3.
A famous trial might have been an influence on The Merchant of Venice. Whose trial?
Elizabeth I's wig maker
Elizabeth I's personal secretary
Elizabeth I's doctor
Sir Walter Raleigh
Roderigo Lopez, a Jewish doctor who had converted to Christianity, was accused of attempting to poison the queen. He was sentenced to death and was eventually executed in 1594
4.
What is meant by the term "usury"?
The practice of loaning money for a short period of time only
The practice of charging interest on a loan
The practice of loaning money
None of the above
Usury was later redefined to mean primarily the charging of excessive interest on loans
5.
What was the "ghetto" in sixteenth-century Venice?
A residential area where Jews were forced to live
A name for the poorest neighbourhood
A name for the wealthiest neighbourhood
A neighbourhood where the Jews of Venice chose to live
Venice's Jewish population was placed under strict controls and Jews were only permitted to live in a place called the Ghetto. Shakespeare might not have known of this, since it is not mentioned in the play
6.
Europe had a long history of Anti-Semitism which predates the writing of The Merchant of Venice. How does Anti-Semitism impact on the play?
The Christian characters use violent and prejudiced language when speaking to or about the Jewish characters
Shylock's behaviour is influenced by the Christians' expectations of him and by their mistreatment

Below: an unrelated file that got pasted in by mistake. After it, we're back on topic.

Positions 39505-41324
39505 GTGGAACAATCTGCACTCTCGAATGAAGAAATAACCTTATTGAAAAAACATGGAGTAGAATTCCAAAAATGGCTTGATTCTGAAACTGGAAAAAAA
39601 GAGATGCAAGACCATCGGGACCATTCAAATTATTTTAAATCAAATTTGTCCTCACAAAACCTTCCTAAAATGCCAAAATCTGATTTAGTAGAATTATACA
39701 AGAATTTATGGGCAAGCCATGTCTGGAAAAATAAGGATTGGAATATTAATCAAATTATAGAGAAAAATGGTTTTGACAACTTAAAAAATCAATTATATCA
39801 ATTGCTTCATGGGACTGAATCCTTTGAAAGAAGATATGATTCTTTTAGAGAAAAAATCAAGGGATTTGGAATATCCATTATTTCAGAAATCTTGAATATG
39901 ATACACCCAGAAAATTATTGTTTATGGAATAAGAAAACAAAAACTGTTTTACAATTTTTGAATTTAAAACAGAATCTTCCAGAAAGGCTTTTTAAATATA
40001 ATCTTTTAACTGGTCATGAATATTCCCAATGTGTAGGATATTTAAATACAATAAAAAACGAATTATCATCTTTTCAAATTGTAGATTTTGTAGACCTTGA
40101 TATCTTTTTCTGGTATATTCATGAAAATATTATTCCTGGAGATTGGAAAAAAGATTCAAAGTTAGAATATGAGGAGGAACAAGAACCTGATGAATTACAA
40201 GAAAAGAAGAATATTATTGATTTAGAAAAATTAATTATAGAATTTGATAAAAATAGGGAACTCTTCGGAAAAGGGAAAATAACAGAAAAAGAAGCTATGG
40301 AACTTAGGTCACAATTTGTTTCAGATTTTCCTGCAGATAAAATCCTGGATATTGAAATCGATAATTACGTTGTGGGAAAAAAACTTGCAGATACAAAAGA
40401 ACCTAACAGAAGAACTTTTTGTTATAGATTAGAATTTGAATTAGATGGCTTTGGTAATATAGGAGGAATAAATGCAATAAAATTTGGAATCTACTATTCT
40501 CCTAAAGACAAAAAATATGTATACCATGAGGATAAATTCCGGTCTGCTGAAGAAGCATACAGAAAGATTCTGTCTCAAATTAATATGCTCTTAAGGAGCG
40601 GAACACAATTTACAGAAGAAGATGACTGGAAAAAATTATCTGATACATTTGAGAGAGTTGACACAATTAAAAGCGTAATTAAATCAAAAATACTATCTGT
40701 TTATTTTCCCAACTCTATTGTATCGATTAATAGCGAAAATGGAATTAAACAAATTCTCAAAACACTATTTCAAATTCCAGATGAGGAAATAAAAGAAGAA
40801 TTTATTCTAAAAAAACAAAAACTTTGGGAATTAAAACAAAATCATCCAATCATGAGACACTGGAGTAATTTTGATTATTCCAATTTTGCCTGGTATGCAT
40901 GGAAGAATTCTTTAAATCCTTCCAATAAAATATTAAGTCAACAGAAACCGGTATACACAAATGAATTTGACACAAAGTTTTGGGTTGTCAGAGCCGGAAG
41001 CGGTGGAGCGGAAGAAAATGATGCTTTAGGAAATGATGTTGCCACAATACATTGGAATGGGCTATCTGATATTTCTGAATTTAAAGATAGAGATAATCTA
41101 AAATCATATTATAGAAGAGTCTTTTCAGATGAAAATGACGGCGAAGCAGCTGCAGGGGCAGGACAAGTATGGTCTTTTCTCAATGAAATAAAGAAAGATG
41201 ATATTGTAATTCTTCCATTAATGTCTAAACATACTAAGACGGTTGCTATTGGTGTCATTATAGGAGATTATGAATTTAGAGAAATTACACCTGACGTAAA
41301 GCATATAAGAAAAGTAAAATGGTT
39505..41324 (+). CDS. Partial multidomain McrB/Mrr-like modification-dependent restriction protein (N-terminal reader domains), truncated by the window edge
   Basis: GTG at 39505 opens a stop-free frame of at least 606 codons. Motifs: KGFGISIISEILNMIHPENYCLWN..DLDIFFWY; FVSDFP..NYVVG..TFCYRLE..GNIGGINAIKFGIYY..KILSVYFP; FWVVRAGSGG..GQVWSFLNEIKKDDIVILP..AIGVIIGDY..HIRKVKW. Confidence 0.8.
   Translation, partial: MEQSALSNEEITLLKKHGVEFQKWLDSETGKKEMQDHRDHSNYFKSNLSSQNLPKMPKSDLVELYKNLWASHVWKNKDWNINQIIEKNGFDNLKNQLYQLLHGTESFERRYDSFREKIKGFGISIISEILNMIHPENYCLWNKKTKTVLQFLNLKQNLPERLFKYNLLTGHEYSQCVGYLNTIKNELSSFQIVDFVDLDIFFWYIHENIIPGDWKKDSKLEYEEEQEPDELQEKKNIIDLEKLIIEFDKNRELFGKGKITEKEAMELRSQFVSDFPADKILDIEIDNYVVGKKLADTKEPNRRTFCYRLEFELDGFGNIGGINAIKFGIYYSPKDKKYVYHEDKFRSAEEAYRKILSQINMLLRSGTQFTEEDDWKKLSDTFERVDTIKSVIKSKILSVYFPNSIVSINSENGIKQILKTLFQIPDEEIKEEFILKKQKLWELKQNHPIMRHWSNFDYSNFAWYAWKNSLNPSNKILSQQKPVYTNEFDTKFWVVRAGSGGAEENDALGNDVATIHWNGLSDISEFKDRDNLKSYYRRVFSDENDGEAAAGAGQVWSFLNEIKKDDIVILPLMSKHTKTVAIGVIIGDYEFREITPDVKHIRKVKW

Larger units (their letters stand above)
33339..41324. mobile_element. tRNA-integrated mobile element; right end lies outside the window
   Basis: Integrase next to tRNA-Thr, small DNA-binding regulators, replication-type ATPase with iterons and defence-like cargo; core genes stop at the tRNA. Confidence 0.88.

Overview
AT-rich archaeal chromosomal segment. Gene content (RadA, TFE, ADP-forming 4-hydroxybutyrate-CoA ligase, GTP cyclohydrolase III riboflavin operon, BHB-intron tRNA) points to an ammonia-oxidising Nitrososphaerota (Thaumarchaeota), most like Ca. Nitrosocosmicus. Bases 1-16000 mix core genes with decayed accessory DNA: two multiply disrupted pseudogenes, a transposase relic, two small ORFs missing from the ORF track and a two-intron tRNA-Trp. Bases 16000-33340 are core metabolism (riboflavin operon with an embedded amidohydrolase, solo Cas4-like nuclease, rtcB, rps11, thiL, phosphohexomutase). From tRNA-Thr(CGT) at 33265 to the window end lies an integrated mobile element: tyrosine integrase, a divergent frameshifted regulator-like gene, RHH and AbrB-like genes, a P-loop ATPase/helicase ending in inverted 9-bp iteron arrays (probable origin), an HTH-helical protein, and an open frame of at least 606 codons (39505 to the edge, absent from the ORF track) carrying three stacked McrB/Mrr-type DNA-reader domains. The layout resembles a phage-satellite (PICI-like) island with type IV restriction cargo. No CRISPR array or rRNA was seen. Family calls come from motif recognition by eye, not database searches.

The play remains Anti-Semitic, even while exposing the Anti-Semitic views of its time
All of the above
The Merchant of Venice is a complex play which manages to evoke sympathy for Shylock even while he fits the very worst Anti-Semitic caricatures of the sixteenth century
7.
What was the greatest source of wealth in sixteenth-century Venice?
Piracy
Mining
International trade
Agriculture
Antonio's activities help to make Venice and its citizens rich. Shylock and other people who are able to make a living from money lending play their own role in increasing the wealth of the city
8.
Which of the following statements is true?
Many Jewish people lived openly and traded freely in London during the 16th and 17th centuries
Sixteenth-century London held a famous ghetto
Before Shakespeare's time, England had always been a safe place for Jewish people to live
During the Middle Ages, Jews were forced to leave England
Jews were expelled from England in 1290, under the reign of Edward I. There were very few Jewish people living in England during Shakespeare's life
9.
Which of the following statements is true?
Usury was illegal in England until the mid-seventeenth century
Usury was only illegal in Venice
Usury was only illegal in England
Usury is still illegal in Britain today
Charging interest on loans is standard practice throughout much of the world today, but was illegal in England and much of Western Europe until the mid-seventeenth century
10.
When was The Merchant of Venice written?
In the 15th century
Around 1600
Around 1700
In the 19th century
The Merchant of Venice was written by 1598
Author:  Sheri Smith